• the PCBU has an effective emergency plan and provide sufficient competent personnel to effectively respond to an emergency.

Where UQ and non-UQ snorkellers are working in the same vicinity in unrelated tasks, the supervisor should ensure that:

  • all teams' risk assessments consider the risk that each task might present to other persons,
  • the other PCBU provides sufficient information to comply with 2.1 and 2.2 above (if relevant).

 

3. Appendix

3.1 Definitions, Terms, Acronyms

Breath-hold diving - Snorkelling where the worker is submerged to an extent where they are unable to breathe for the duration of the dive.

Relevant legislation - Refers collectively to all laws associated with the work or activity being undertaken, the relevant work health and safety laws of Queensland and those associated with the local jurisdiction where the work is being undertaken. Legislation in this context includes Acts, Regulations, Codes of Practice and relevant standards. E.g. Work Health and Safety Act 2011 (Qld), Biosecurity Act 2015 (C’th), Occupational Diving Work Code of Practice 2005 (Qld).

Senior Officers - The Senior Executives, Executive Deans, Heads of School and Directors of Institutes and major centres and the Directors of central services and administrative divisions.

Snorkelling  - Swimming in any body of water other than a swimming pool using a mask and/or snorkel without the use of other breathing apparatus.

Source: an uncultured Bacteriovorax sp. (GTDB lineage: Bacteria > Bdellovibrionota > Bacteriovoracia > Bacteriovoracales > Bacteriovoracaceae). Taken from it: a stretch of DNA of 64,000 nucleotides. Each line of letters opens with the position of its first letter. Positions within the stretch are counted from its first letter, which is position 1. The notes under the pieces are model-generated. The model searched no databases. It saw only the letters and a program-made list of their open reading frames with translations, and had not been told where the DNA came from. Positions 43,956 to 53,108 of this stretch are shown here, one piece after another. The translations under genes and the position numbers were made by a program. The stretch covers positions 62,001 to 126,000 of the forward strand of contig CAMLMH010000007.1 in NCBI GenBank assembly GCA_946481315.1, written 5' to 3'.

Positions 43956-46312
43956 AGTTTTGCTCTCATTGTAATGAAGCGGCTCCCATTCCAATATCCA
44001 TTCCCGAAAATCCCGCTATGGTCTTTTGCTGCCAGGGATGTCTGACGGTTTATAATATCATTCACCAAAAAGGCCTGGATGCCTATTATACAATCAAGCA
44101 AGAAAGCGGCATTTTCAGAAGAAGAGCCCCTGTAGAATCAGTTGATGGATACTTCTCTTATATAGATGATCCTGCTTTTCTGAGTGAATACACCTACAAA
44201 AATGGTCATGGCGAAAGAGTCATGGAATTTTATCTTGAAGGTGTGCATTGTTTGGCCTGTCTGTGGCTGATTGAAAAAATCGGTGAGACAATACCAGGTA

Supervisor - means the person responsible for day to day supervision of a staff member or other person so designated by the University (University of Queensland Enterprise Agreement 2014 – 2017).

Workers - Staff, students, visitors, volunteers and contractors of The University of Queensland.

Custodians
Director, Health, Safety and Wellness Mr Jim Carmichael

Forms

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Pre-snorkel Questionnaire

Pre-snorkel Questionnaire

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Description: 

This form to be used in conjunction with PPL 2.30.16c Snorkelling - Guidelines.

Custodians
Director, Health, Safety and Wellness Mr Jim Carmichael
Snorkel Group Assessment Tool

Snorkel Group Assessment Tool

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Description: 

This form to be used in conjunction with PPL 2.30.16c Snorkelling - Guidelines.

Attached File: 
Custodians
Director, Health, Safety and Wellness Mr Jim Carmichael
Snorkel Plan

Snorkel Plan

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Description: 

This form to be used in conjunction with PPL 2.30.16c Snorkelling - Guidelines.

Attached File: 
Custodians
Director, Health, Safety and Wellness Mr Jim Carmichael
Snorkel Record Form - Groups

Snorkel Record Form - Groups

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Description: 

This form to be used in conjunction with PPL 2.30.16c Snorkelling - Guidelines.

Attached File: 
Custodians
Director, Health, Safety and Wellness Mr Jim Carmichael
Snorkel Record Form - Research

Snorkel Record Form - Research

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Description: 

This form to be used in conjunction with PPL 2.30.16c Snorkelling - Guidelines.

Attached File: 
Custodians
Director, Health, Safety and Wellness Mr Jim Carmichael
Snorkel Registration Form - Workers

Snorkel Registration Form - Workers

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Description: 

This form to be used in conjunction with PPL 2.30.16c Snorkelling - Guidelines.

Custodians
Director, Health, Safety and Wellness Mr Jim Carmichael
Custodians
Director, Health, Safety and Wellness Mr Jim Carmichael
Custodians
Director, Health, Safety and Wellness Mr Jim Carmichael